Choosing between Charles Piutau and Waisake Naholo for the All Blacks is child's play compared to what the Springboks coach Heyneke Meyer faced, and is still facing, selecting his World Cup squad.
The question of race has reared its complicated head including today's remarkable threat of a High Court order to prevent the 'Boks from leaving South Africa for England, headquarters for the tournament which starts in just over two weeks' time.
The Agency For New Agenda party is seeking the court order before North Gauteng Judge Ntendeya Mavundla. The ANA president Edward Mokhoanatse said they were defending the country's constitution. Rugby had "betrayed the trust of millions of South Africans, continues to resist change and should attract the severest sanctions possible." The ANA also wants World Rugby to condemn the Springboks selection.
Headlines tell a story.
A recent one screamed "Meyer defends racist allegations and takes hatchet to team for Argentina rematch." At the time, the country's Trade Union claimed five non-white players had approached it to reveal their "unhappiness" and they had been backed by two white players. It also claimed Meyer preferred to pick white players out of position rather than promote black ones, and said a "white cabal" was clinging to power.
However the union is subsequently apparently happy with the World Cup squad with one leader saying it was "more representative" than ever since apartheid was officially dismantled two decades ago.
Meyer revealed his 31-man squad late last week. It included nine players of colour which gets it very close to the required threshold.
Those players are Bryan Habana, Zane Kirchner, Siya Kolisi, Tendai Mtawarira, Lwazi Mvovo, Trevor Nyankane, Rudy Paige, JP Pietersen and Damian de Allende. Yet even there things are messy.
The Zimbabwe born and raised "Beast" Mtawarira faced questions over his eligibility even after his first Springboks selection in 2008, because only South African nationals can represent the country in sport. The granting of citizenship appeared to end the debate in 2010, but there are now claims that he should not be included as one of the players satisfying the quota.
Mtawarira has said: "I am a South African at heart. I love this country. It has become my home. It is everything to me."
But in a country with a cruel history that has left enormous scars and problems, this is not always enough.
There were also questions over whether de Allende - a rising star alongside centre partner Jesse Kriel - is of colour. Only in South Africa might you find words like these: "He (de Allende) is also a valuable commodity in the South African context in that he is a player of colour with parents of mixed descent."
In this unfortunate situation it is impossible not to pull up a picture of de Allende and judge whether he looks like a player of colour. But apartheid has taken many prisoners, and still does so.
South Africa's past was one of black and white horrors producing many shades of grey. In stereotypical terms, the Boer community was seen as the most hardline proponents of apartheid, a system only officially introduced in 1948 by the National Party. In simple terms this "legalised" attitudes and rules that had existed anyway. Apartheid's segregation kept the minority white community in control of the power and wealth and reduced the black and coloured people and later Asians to prisoners and slaves.
Rules and practices of this horrid "apartness" can be traced back to the Dutch colonisers and miners of the 1700s, and white English settlers were portrayed as more moderate apartheid beneficiaries, if moderate is the right word.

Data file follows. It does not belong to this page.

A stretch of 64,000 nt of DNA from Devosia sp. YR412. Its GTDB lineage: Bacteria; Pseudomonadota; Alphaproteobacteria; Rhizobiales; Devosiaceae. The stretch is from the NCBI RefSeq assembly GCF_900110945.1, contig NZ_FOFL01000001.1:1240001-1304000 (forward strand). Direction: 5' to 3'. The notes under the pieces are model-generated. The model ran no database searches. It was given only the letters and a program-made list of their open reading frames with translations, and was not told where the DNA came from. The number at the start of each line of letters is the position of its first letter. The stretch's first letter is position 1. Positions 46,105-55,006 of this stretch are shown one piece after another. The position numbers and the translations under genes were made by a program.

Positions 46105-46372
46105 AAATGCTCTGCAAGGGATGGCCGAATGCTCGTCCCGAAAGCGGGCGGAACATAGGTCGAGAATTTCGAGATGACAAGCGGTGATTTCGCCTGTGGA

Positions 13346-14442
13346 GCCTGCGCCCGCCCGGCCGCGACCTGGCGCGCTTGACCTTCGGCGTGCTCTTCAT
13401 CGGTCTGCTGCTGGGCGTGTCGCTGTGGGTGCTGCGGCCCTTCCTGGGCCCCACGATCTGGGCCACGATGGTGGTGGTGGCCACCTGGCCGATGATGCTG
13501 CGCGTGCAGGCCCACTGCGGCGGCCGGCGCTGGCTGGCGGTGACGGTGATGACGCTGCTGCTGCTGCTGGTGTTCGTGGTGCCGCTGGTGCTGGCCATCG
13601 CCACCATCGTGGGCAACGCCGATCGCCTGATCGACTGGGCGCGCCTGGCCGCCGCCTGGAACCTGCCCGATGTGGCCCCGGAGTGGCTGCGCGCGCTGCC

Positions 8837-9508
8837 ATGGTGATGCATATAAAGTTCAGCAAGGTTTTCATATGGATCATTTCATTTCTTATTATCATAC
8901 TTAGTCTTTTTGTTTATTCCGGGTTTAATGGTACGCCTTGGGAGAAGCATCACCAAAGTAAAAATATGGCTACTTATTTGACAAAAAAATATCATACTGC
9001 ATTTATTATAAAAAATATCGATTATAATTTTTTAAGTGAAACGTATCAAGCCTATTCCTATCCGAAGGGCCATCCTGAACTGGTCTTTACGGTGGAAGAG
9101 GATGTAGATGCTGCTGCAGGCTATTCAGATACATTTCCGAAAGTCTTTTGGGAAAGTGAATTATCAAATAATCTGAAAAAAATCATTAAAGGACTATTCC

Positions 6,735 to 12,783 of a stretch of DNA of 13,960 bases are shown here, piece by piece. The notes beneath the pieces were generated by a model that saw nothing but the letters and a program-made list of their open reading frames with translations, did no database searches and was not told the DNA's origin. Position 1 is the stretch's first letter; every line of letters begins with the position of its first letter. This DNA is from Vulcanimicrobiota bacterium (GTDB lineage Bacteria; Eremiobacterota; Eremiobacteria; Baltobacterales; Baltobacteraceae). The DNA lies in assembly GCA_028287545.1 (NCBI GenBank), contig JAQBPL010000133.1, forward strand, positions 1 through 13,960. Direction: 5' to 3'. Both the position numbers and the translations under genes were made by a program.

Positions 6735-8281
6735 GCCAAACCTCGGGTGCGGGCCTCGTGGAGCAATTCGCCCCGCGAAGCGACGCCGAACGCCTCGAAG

And yet the Nobel Prize-winning author Doris Lessing wrote that there were blacks and coloureds who preferred - again if that is the right word - the more blatant racism of the Boers, compared to the duplicity of the English position. Complexities, everywhere.
Repairing a broken country has proved extremely difficult. Lingering racism may well be working against black and coloured rugby players, and yet the rapid fire promotion of those players might not help the cause either. Rugby quotas began in 1999 and were reintroduced last year when the South African Rugby Union said seven players in each Springboks match-day squad of 23 would be non-white, and at least two of those must be black from the beginning of this year.
SARU CEO Jurie Roux said: "It's not just about numbers on the field. We understand that it is unfair to put that pressure on the Springbok coach without offering him any assistance - his teams can only reflect what is going on at the elite end of the domestic game."
Roux said massive transformation had taken place, that 84 per cent of under-18 players were black Africans. But Meyer' recall of veteran white players like Victor Matfield has helped fuel suspicion about the coach's strategies.
Sports Minister Sikile Mbalula used his Twitter account to urge South Africans to be patient with the pace of transformation in rugby.
"We need a winning team that is black and white going to the World Cup," he said.
Habana, one of the greatest wings in history, gave his full support to the coach.
"This is unfortunately something that is always going to be a part of South African rugby," Habana said.
"I'm fully behind Heyneke's standing in the situation and wanting to make this World Cup a successful one for South Africa."
Presuming the Springboks do get to play, the question now is how the furore and race rules impact Meyer and the campaign.
During the two-test series against the Pumas, Meyer was quoted saying skin colour had no impact on his selections.
"I don't look at colour, I look at the best players," he said.
"I'm totally committed to transformation and I have a great relationship with my players."
In this one, short incongruous quote, Meyer highlighted the confusing situation, and even added to it.